The JTEC harvests thermal energy to create electricity
A schematic of the JTEC device is shown above. In the device, there is a hot side (right) and a cool side (left). Each side contains a Membrane Electrode Assembly (MEA) stack consisting of a proton-conducting membrane and porous electrodes on the top and bottom. The proton-conducting membranes separate regions that contain hydrogen (H2) gas with different pressures, and they are permeable to protons (H+) but are largely impermeable to H2 gas. The bottom region contains high pressure and the top region contains low pressure.
During operation, H2 gas on the hot (right) side of the device is oxidized in the high-pressure region, and the resulting H+ ions travel through the membrane and are reduced to H2 at the low- pressure region. This is a spontaneous process driven by the pressure gradient. Simultaneously, the reaction is driven in reverse at the low-temperature (left) side: the H2 gas is oxidized in the low-pressure region, and the resulting H+ ions travel through the membrane and are reduced to H2 at the high-pressure region. This process is not spontaneous, but some of the voltage produced on the hot side is used to drive this process at the cold side. The reason this device is able to operate is because the open-circuit voltage (Voc) produced at the high-temperature side is greater than that required to drive the reaction in reverse at the low-temperature side. Thus, the device operates by continuously moving the hydrogen gas from high to low pressure and back again, while the excess electrical energy produced during this process can be used to do useful work. The device uses highly reversible electrochemical reactions and a temperature differential to pressurize gas, which can result in efficient conversion of thermal to electrical energy.
When used in reverse - it uses electrical energy for highly efficient air conditioning and refrigeration applications.
The device uses electrochemical reactions at different temperatures and pressures to create a potential difference, which can be harnessed to drive electrical current. It has the potential to generate electricity more efficiently than any device in use today.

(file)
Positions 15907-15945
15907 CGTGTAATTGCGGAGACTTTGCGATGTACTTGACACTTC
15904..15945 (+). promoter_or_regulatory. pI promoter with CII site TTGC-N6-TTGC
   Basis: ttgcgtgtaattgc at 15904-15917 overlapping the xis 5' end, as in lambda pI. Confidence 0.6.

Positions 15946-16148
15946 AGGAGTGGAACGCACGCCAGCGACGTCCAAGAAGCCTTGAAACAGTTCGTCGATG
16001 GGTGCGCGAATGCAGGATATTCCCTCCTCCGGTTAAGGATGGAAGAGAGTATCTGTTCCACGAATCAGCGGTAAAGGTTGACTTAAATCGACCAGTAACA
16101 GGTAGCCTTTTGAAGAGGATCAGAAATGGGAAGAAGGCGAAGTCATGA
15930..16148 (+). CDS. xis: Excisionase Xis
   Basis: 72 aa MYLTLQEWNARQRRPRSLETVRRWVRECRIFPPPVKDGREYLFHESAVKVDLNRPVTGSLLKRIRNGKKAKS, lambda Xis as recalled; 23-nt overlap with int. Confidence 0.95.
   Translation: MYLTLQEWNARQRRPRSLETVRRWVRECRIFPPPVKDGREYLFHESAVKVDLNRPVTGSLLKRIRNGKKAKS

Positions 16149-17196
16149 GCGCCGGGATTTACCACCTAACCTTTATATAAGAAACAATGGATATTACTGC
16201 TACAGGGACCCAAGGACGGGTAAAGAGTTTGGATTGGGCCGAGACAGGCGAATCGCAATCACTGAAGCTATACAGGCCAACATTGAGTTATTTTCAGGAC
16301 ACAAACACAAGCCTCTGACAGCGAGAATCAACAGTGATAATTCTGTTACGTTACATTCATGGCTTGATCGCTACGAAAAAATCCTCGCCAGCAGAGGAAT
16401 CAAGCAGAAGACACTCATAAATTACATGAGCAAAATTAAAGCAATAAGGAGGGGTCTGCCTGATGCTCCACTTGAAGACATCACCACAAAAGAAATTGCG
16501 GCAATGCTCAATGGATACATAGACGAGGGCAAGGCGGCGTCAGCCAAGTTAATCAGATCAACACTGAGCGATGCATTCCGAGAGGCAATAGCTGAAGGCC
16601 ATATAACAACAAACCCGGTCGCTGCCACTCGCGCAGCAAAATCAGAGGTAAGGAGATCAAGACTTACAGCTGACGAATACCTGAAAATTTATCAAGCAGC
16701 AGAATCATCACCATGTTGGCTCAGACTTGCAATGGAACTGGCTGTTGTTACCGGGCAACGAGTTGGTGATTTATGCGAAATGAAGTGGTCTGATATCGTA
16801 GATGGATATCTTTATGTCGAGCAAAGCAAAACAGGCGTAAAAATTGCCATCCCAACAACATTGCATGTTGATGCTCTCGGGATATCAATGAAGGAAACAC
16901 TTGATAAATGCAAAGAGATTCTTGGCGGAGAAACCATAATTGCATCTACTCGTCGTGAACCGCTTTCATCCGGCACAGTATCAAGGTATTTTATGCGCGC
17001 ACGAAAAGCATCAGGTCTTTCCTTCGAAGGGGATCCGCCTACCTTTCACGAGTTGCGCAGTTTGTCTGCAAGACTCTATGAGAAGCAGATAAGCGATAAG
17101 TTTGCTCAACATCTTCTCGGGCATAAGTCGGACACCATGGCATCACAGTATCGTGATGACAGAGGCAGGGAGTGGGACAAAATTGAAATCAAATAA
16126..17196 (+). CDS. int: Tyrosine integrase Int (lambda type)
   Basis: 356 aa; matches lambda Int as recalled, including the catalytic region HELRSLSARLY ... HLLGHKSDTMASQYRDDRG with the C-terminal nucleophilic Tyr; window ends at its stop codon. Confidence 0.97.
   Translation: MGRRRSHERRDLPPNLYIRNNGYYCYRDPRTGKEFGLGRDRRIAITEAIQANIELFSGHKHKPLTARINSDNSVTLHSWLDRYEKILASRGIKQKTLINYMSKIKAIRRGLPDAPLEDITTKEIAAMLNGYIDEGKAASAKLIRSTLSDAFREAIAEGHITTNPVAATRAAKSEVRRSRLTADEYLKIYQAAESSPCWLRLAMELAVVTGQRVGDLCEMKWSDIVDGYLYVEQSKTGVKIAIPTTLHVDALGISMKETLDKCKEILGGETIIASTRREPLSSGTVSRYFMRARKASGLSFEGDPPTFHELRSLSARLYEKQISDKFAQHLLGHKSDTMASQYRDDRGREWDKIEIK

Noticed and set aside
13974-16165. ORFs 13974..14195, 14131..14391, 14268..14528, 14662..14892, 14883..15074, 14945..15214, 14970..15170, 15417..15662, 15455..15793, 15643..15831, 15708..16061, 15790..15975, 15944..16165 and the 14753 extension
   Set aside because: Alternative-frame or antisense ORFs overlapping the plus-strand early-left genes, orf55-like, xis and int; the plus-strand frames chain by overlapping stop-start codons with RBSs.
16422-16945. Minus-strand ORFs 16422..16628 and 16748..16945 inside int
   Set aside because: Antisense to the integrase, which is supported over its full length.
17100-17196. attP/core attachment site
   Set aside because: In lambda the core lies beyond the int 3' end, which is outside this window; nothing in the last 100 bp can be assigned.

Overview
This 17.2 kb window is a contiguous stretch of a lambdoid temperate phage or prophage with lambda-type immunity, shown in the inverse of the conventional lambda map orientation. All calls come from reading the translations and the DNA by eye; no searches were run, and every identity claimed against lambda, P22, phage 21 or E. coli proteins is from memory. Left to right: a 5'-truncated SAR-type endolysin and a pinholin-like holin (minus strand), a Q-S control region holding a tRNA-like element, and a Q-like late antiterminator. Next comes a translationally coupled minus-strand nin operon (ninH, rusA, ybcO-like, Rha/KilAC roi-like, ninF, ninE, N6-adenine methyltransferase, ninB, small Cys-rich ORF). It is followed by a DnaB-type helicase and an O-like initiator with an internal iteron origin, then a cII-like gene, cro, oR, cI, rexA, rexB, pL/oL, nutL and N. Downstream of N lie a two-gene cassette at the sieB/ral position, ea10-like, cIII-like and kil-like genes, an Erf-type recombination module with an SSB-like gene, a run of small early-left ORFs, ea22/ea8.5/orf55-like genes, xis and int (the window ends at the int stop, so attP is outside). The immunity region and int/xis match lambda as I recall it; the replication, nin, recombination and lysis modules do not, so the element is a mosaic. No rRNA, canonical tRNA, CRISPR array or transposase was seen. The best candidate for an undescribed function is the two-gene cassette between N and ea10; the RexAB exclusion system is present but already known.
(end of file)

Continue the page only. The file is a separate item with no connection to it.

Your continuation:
The JTEC operates in a closed, sealed environment; it does not need fuel added. It is scalable; it can be made small enough to harness body heat and power a wearable device, or large enough to capture waste heat from an industrial factory and convert it to usable electricity.
It has distinct advantages over other devices:
The JTEC has no moving parts, making it easier and less expensive to maintain than traditional Stirling engines.
Uses Electrochemical Reactions
It uses electrochemical reactions to move and pressurize hydrogen. Other electrochemical converters, such as alkali- metal thermo electrochemical converters, employ similar concepts but use liquid sodium or potassium metal, which are highly corrosive.
Operates in a Wide Temperature Range
It operates in greater temperature ranges than traditional liquid-based electrochemical converters.
The January 2020 issue of Applied Energy Materials features a closer look at the JTEC technology:
Fei Huang, Andrew T. Pingitore, Tedric Campbell, Andrew Knight, David Johnson,
Lonnie G. Johnson, and Brian C. Benicewicz. A Thermoelectrochemical Converter Using High-Temperature Polybenzimidazole (PBI) Membranes for Harvesting Heat Energy. ACS Applied Energy Materials 2020 3 (1), 614-624. DOI: 10.1021/acsaem.9b01830
A Thermoelectrochemical Converter Using High-Temperature Polybenzimidazole (PBI) Membranes for Harvesting Heat Energy
To meet the rising energy demand and efficiently utilize a larger amount of waste heat energy from various devices and systems, here we report an innovative hermoelectrochemical converter which utilizes the electrochemical potential of a hydrogen pressure differential applied across a proton conductive membrane. The amount of energy available to the external load is the difference in electrical potential between that generated during a high-temperature expansion stage and that required during a low-temperature compression stage.
In this work, various phosphoric acid (PA)-doped polybenzimidazole (PBI) membranes, DiOH-PBI, para-PBI, and m/p-PBI, are prepared via the poly(phosphoric acid) (PPA) process and investigated to understand how the membrane chemistry affected device performance. When operating a laboratory scale device at 20 °C/200 °C and a pressure ratio of 770, DiOH-PBI exhibited the best performance (maximum current density of 43 mA/cm2, peak power density of 0.52 mW/cm2, and net efficiency of 17.1%) as compared with the other two PBIs due to its high proton conductivity. Further increases in temperature or pressure differentials are expected to significantly improve the device output.
All the reported results are consistent with the Nernst equation and thus further confirm the working principle of the thermoelectric conversion technique. This transformational approach may allow for efficient generation of electricity from many diverse forms of waste heat.
JTEC Energy has worked with partners in Government, Education and Business.